The Alberta Government recognized this fact a few years ago, and decided to start acting like an owner rather than a rent collector. It had a tender for adding value to the bitumen.
There were several bids when the Alberta government announced its interest in adding more value to the oil it was producing but NWR’s strong tech and environmental proposal won the tender.
“The big challenge with bitumen in Canada is that it’s low quality: it’s thick, with high metals and high sulfur. This makes it much lower in value compared to light oil from shale plays,” MacGregor said.
In order to extract the bitumen, the oil must be heated; this process takes a lot of energy, and releases a lot of CO2. When the bitumen is refined it needs the addition of more hydrogen than light oil; when you make hydrogen you make a lot of CO2.
But with NWR Sturgeon Refinery’s carbon capture and storage (CSS) solution, 1.2 million tonnes for CO2 will be captured each year.
This is the equivalent to taking nearly 300,000 cars off the road, and that is just for phase 1. When the entire project is complete, that figure reaches nearly one million.
The captured CO2 is safely sequestered by injecting it into depleted geological formations deep beneath the earth’s surface. This strategy will also turn what is essentially a waste product into a valuable commodity, while still responsibly and safely sequestering the emissions.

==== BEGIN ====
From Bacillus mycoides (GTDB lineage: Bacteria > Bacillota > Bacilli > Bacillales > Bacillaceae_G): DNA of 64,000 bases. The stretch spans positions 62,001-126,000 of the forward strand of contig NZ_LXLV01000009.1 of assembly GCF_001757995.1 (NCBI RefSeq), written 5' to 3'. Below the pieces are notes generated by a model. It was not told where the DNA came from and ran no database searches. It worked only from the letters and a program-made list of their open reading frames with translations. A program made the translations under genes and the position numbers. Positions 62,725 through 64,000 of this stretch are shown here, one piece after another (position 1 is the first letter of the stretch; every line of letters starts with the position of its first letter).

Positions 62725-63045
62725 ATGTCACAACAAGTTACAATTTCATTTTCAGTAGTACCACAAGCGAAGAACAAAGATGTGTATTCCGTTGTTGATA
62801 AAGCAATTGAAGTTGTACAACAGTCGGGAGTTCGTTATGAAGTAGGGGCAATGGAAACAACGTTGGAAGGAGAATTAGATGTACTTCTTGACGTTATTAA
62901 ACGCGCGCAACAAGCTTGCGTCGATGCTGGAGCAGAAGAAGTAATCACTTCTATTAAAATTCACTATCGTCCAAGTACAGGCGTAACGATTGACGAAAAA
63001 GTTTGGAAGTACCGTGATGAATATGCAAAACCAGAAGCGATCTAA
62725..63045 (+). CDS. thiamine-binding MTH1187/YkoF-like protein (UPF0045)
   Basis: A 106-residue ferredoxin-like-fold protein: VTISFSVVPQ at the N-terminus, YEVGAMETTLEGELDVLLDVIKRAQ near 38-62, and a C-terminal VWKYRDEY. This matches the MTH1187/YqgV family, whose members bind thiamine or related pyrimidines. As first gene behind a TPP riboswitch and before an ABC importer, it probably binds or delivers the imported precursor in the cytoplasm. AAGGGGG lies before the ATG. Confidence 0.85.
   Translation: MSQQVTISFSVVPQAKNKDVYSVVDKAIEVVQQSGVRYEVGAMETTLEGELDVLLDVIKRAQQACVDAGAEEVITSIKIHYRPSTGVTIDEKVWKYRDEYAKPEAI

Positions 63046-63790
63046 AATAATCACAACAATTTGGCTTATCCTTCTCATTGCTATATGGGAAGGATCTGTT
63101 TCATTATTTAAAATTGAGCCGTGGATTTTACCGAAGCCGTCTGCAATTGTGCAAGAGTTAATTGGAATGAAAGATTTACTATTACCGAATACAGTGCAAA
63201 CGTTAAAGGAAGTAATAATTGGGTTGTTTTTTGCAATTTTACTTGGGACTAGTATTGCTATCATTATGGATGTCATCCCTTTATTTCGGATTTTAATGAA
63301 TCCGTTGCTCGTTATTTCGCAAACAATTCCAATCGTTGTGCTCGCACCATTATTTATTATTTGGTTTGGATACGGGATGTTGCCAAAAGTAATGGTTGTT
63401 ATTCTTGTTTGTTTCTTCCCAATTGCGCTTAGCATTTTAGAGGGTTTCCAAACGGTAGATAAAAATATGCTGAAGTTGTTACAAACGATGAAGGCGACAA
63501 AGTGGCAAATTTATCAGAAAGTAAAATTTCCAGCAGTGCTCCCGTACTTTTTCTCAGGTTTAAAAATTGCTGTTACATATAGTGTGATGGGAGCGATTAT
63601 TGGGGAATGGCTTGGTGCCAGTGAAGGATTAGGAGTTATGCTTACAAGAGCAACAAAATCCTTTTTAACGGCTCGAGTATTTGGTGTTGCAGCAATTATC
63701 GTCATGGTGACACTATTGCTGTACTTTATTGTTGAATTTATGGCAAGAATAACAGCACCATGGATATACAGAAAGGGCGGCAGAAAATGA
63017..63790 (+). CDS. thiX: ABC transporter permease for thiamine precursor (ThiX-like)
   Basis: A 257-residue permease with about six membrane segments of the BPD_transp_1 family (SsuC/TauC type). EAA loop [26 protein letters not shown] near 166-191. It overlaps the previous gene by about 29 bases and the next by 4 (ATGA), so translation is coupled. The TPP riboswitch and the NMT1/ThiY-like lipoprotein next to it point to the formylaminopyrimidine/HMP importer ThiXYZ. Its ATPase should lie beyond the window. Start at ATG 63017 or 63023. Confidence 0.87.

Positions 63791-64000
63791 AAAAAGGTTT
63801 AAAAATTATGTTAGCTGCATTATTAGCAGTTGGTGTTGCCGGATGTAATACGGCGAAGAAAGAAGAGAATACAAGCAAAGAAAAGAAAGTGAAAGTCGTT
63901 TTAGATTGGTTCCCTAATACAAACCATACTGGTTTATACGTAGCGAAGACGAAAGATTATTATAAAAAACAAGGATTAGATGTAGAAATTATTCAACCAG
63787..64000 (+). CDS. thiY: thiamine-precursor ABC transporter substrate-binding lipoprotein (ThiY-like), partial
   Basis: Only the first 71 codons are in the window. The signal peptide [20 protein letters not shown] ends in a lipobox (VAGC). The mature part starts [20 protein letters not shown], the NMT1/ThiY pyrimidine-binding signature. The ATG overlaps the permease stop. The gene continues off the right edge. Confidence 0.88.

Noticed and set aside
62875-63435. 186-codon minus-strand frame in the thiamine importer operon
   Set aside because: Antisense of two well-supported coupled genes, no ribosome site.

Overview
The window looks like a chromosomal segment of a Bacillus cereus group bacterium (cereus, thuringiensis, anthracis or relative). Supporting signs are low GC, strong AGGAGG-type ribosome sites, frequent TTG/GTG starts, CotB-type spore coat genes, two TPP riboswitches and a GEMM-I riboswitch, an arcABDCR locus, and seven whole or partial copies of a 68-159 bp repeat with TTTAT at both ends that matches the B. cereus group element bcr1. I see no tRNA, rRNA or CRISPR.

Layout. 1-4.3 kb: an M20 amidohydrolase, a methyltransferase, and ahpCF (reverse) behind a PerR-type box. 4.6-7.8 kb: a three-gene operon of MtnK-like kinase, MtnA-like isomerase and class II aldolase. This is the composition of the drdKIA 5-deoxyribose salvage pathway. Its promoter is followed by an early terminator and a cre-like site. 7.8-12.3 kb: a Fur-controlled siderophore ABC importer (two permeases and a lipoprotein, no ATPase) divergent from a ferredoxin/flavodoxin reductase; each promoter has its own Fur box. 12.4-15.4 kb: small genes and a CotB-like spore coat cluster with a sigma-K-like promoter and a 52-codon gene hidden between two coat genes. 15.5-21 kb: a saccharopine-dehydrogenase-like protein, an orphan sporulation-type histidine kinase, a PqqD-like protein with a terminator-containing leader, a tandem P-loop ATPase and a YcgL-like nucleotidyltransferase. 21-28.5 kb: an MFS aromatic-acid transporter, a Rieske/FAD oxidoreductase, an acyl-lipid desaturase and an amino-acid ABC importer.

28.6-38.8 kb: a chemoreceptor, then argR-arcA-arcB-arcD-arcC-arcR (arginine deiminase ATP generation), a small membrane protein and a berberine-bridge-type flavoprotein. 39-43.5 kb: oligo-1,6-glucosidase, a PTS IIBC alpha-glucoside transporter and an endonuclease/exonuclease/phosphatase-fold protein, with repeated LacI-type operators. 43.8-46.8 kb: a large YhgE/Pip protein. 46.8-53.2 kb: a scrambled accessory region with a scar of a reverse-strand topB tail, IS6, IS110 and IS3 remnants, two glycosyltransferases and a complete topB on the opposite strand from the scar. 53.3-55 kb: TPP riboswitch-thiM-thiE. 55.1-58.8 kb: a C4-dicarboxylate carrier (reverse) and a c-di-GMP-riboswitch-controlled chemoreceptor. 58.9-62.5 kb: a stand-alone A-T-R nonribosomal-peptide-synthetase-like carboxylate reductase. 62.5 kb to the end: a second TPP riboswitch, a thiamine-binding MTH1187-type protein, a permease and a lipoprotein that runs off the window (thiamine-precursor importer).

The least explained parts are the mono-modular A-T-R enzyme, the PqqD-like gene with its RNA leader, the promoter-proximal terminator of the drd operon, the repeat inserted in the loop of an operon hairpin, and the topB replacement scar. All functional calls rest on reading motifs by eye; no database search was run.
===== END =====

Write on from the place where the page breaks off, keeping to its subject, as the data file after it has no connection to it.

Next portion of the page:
This will occur through a proven process known as enhanced oil recovery (EOR), and MacGregor has just the company to take care of that, too.
Enhance Energy Inc. is an EOR company founded at the same time as the NWR Sturgeon Refinery project and has a handful of the same shareholders.
“There are two costs we have to pay attention to for the future if the bitumen industry we have is going to continue to grow: the economic cost, and the CO2 cost,” shared MacGregor. “The bitumen we produce has a 20 percent higher CO2 cost than the average refinery in the U.S. With the help of Enhance Energy, NWR Sturgeon Refinery will run seven percent better than the best refinery in the U.S.”
If you haven’t noticed by now, the NWR Sturgeon Refinery is set to change the oil refinery game in Canada, North America, and perhaps even the world. MacGregor and his team are committed to building a refinery that will last at least 50 years—and hopefully a full century.
“We’re not interested in constructing something that’s going to need retrofitting down the line. We’re building for the future,” he said.Many of the strategies and initiatives implemented at NWR Sturgeon Refinery go above and beyond what is required and regulated in the industry. Even things that aren’t mandated—like EOR solutions for CO2 emissions—MacGregor and his team have engineered a solution for, because it’s the right thing to do.